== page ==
Franchising has been a popular business growth strategy for several decades now. When a franchise plan is executed well, it has the potential to grow a business very quickly and efficiently. But like any business strategy, the success of a franchising venture will come down to its execution.
Before you commit time and resources to a franchising plan, you need to be confident that you understand the drawbacks and benefits of franchising your business, as well as the unique challenges that franchisors face. Only then can you make an informed decision as to whether it's the right strategy for you. Rushing into the process while underprepared is bound to end in disaster; it has the potential to sink an otherwise healthy business, whether they are customer facing or work from home franchises.
Below is everything you need to know and consider before you pull the trigger on any franchising plan. It doesn't matter how strong your core business is or how determined you are to make a success of franchising, you must be prepared to be brutally honest with yourself about whether it's a viable path for your business.
Which types of business are best for franchising?
Even a cursory glance through any franchise directory online will reveal the wide range of businesses and industries that have embraced the franchising model in recent years. Most types of business can be franchised; there are accountancy franchises, pet franchises, van based franchises, plumbing franchises, care franchises and fitness franchises, to name just a few. However, restaurants have always been the most commonly franchised businesses, and this trend is showing no signs of slowing.
How to tell if your business is ready for franchising
There are more important considerations than the type of business you run when you're deciding whether or not to franchise. Franchises need to be built upon solid foundations. Not just financially but also in terms of branding. If you don't have a clearly-defined brand at the heart of your core business, franchising will be much more difficult.
Franchises also need to replicate the core business as closely as possible. The success of franchise businesses like McDonald's is built upon their ability to offer the same experience in every single franchise.
There's no shortage of eager entrepreneurs who view buying a franchise as a shortcut to running their own business. Selling a franchise is probably the easiest part of the process. But before you can think about selling your business concept to prospective franchisees, you need to prove that it is viable. Your core business should have multiple successive profitable years before you try to sell the concept.
What are the benefits of franchising?
The primary benefit of franchising a business is the potential growth rate. Most business owners choose to go down this route because it enables them to expand their business and grow their brand relatively easily. Opening new locations and penetrating new markets is an expensive and risky proposition. But in the case of franchise businesses, franchisees will pay a fee that covers most or all of these costs. Once new franchises open, they will start generating revenue for the franchisor. This turns a usually expensive process into a profitable one.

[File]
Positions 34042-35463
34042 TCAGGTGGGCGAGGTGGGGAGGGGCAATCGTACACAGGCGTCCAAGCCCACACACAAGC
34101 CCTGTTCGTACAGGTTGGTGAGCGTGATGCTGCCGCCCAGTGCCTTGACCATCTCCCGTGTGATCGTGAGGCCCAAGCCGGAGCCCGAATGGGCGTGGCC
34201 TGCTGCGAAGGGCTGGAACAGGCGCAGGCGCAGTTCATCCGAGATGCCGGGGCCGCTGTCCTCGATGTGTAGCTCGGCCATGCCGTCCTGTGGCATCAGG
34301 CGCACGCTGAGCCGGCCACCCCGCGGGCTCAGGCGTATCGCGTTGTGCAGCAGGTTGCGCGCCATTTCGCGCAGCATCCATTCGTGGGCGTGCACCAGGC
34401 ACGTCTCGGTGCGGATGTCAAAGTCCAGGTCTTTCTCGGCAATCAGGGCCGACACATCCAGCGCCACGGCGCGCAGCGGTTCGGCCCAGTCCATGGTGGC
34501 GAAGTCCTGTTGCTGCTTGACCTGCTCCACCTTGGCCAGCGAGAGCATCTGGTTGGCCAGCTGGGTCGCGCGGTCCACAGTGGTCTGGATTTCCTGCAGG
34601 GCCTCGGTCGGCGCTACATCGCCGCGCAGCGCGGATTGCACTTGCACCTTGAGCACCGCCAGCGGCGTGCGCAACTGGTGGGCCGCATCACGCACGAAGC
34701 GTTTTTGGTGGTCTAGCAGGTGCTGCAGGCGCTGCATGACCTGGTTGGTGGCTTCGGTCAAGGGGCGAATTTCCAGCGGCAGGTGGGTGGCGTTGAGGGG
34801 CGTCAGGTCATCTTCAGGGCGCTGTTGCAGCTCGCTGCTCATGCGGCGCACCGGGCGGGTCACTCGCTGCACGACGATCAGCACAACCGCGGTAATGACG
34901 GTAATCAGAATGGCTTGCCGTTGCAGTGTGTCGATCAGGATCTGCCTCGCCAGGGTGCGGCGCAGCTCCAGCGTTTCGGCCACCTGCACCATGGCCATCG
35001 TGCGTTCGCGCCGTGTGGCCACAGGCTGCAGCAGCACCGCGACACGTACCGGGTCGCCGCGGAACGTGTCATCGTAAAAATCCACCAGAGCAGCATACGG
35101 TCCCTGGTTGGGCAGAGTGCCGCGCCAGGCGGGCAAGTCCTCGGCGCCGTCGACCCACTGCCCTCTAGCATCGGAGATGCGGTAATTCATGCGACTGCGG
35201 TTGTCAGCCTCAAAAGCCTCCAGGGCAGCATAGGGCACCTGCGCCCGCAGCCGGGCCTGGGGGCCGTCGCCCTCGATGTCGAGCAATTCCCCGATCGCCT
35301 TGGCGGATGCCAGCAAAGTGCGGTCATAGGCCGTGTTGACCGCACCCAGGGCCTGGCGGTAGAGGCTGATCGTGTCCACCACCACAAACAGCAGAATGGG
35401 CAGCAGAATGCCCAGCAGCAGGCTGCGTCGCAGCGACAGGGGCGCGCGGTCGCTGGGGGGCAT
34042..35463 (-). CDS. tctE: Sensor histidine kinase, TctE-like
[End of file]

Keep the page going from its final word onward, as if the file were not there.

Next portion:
Franchisees will handle the day to day management of their franchise. This means they are responsible for finding and hiring staff, and dealing with the necessary admin, such as payroll. Staff are employed by the franchisee, not by the franchisor's business. As a result, the administrative burden usually associated with a business expansion is further reduced.
Because of all of the above, franchisors can use the franchise model to expand their business over a wide area quickly and efficiently. Even the best franchises and smallest franchises can expand their business empire with relatively little risk as long as they have a solid concept to sell to prospective franchisees.
What are the drawbacks of franchising?
As with any business strategy, franchising is not a magic bullet or perfect solution. When a franchising plan is executed properly, it can be hugely beneficial to a business. However, you will have to make peace with sharing the profits your franchises generate with the franchisees that run them. You will also have to relinquish some control over how each franchise is operated. The amount of control you have will depend on the terms you set out in your franchising agreement; a legal document between you and your franchisees that defines the terms of your relationship.
It's also important to be aware that if you sell a dud franchise that your franchisee has no chance of succeeding with, or if you breach the terms of your franchising agreement, you could open yourself up to an expensive lawsuit.
When franchising is used appropriately and thoughtfully, it is a powerful tool for growing a brand and rapidly expanding a business. As long as you take your time and avoid rushing into it before you're ready, franchising should be a boon for any business that embraces it. However, a lack of preparedness or an overzealous approach can both harm your core business. Make sure your business is ready before you commit to a franchising model.